Any Top Ten List is inherently biased from the start, and this one is loaded with assumptions even before I toss out my candidates for your review. There are certainly films which treat complex and significant historical subject matter well: that is, with attention to period detail, historical context, well-crafted dialog, compelling characters, skillful direction and a plot that deftly carries the story.
Those that get full marks in all of these dimensions are rare, indeed, while those that bungle them are simply unwatchable. Some - Dances With Wolves, say - succeed in many respects yet fall victim to presentism and the intrusion of the politics and social attitudes of the present day. This can make for a moving theatrical experience, but falls short of a faithful depiction of the sensibilities of the past.
Given that the interests of modern audiences have to dovetail with the interests of Hollywood film producers, there are some historical periods and subjects which, for better or worse, make their way to the large and small screens, and others which do not. It helps if the screenplay is an adaptation from a wildly successful novel set in a period setting, or a noted work of popular history, but even then you may end up with something like the overwrought Gods and Generals or a brilliant production of one of Jane Austen's novels which critics and scholars adore yet nobody else watches.
There are many moments in history and fascinating individuals who deserve 1st class treatment on film but, so far as I am aware, have yet to receive it. Your list is bound to be different than mine, but here is what I would love to see done well on film:
- Anything set in the American Southwest prior to the Texas Republic. We remember the Alamo, but seem to ignore the centuries of history that came before. De Soto, Coronado, The Pueblo Revolt of 1680, all would be marvelous subjects. Such movies do not get made, I suspect, because they are painful reminders of the conquest and suppression of indigenous peoples and are prone to oversimplification by screenwriters.
- King Philip's War. More than half the towns in New England were attacked, more than 15% of all the native peoples in the region were killed in the bloodiest conflict of the 17th century in English North America. There have been some excellent scholarly treatments in recent years, but nothing by Hollywood.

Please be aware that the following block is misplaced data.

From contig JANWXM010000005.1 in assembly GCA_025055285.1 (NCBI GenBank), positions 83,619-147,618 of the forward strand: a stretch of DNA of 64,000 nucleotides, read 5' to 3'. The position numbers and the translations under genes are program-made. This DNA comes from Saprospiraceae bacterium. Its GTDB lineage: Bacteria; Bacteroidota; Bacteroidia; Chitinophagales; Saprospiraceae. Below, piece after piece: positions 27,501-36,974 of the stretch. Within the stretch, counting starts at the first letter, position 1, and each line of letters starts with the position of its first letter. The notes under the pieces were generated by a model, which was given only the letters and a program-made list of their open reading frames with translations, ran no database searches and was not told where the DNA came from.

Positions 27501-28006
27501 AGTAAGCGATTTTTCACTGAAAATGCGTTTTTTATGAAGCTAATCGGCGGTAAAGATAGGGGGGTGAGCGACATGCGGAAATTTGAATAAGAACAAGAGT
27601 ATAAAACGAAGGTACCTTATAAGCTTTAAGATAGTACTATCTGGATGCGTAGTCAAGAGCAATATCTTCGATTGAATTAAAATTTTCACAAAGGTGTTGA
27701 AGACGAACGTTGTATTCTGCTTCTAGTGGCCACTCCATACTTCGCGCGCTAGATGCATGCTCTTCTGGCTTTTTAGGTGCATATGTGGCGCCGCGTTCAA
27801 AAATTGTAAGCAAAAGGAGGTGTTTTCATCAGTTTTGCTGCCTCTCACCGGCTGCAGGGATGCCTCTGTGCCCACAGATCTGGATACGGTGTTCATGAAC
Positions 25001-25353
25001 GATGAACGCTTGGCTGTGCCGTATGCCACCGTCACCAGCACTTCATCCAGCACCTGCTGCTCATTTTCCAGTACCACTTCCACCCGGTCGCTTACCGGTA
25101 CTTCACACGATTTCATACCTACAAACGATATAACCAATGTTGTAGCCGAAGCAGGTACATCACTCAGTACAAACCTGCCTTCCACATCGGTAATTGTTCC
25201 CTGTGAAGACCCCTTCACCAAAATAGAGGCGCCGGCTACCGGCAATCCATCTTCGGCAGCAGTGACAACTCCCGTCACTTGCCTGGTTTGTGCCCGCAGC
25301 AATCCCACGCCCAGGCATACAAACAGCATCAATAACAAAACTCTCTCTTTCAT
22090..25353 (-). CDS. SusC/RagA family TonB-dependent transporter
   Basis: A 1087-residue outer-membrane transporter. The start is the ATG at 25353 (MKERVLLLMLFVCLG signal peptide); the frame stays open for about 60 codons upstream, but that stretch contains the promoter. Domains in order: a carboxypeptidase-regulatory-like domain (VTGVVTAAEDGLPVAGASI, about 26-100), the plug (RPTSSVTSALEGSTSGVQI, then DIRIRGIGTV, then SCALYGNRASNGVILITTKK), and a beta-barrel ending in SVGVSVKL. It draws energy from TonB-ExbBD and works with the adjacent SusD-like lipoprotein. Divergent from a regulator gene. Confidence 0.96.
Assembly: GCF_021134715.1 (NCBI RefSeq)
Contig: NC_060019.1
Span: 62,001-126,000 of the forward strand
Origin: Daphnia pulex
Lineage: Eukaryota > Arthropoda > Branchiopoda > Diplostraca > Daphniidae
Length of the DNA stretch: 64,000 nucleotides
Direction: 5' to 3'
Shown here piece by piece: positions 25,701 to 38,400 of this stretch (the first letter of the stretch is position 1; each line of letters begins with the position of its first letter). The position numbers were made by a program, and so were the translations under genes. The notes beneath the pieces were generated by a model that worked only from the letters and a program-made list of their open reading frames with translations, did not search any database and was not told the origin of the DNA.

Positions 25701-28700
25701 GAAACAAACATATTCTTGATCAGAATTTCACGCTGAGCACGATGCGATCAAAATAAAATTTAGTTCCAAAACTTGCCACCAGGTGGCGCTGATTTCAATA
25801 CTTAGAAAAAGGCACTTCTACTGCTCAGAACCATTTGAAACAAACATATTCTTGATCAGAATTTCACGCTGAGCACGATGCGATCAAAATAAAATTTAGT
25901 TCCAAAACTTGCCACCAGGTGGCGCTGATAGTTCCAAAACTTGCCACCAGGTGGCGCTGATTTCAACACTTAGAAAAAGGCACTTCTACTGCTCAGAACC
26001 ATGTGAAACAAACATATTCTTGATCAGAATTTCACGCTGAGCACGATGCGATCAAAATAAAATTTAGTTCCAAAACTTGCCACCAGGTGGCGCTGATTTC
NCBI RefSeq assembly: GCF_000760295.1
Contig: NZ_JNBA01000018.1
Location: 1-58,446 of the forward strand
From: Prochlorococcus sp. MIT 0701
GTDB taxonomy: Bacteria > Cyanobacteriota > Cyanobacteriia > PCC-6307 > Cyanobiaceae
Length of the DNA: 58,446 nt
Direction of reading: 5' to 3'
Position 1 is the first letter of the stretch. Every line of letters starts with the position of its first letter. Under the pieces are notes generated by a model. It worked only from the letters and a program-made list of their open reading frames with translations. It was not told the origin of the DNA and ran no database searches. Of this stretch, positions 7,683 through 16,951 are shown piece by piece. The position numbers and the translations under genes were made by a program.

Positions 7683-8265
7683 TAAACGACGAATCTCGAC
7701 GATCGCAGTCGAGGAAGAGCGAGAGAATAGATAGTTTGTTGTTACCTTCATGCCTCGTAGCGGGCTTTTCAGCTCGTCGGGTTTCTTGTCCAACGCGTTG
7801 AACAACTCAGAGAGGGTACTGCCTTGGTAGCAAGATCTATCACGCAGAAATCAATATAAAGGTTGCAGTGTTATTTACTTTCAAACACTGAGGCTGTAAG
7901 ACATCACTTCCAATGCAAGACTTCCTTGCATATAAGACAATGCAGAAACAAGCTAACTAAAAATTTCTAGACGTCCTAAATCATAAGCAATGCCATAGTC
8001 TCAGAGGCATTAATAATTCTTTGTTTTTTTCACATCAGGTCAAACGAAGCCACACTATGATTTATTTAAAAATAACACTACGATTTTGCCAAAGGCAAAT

- There are several figures from our Revolutionary history who would make excellent movie subjects. Nathaniel Greene, or Benjamen Tallmadge and his whaleboat raiders, come first to mind. It would also be refreshing to see the Saratoga Campaign, complete with Jenny McCrea and Benedict Arnold and Gentleman Johny Burgoyne, given its due on film.
- The wreck of the whaleship Essex. The Heart of the Seawould be a superb starting place. Moby Dick ends with Ishmael clinging to Queequeeg's coffin. The crew of the Essex had far more horrors ahead of them after their ship, which was Melville's inspiration, was rammed by the whale.
- Cheng I Sao "Wife of Cheng", the most successful pirate of all time, was a chinese woman who commanded a fleet of more than 1,500 ships and 80,000 men in the early 1800s.
- Germany's Paul Emil von Lettow-Vorbeck, the Lt. Colonel whose East Africa command remained undefeated throughout WWI and managed to divert British forces from the western front while fighting a guerrilla campaign across numerous colonies. Along those same lines, a grand film could be made of Count Felix von Luckner's wooden, three masted bark that became the WWI commerce raider the Seeadlerthat captures 16 vessels before the end. Lowell Thomas wrote "Count Felix Von Luckner - The Sea Devil", which could be the basis for the screenplay.
- A film centered around the careers and conflicts of Henry Clay, John C. Calhoun and Daniel Webster. They were the most important American politicians of their generation, and the strongest voices for their respective regions during the first half of the 19th century.
- Harry Truman. But not based solely on the superb book by McCullough. I would love to see it draw heavily from Harry Truman's Excellent Adventure; the True Story of a Great American Road Trip.
- The Morro Castle disaster. A Depression-era booze cruise gone horribly wrong with the captain dead, a raging storm and the ship afire off New Jersey.
Those would be my suggestions for Hollywood to do and do right. What about yours?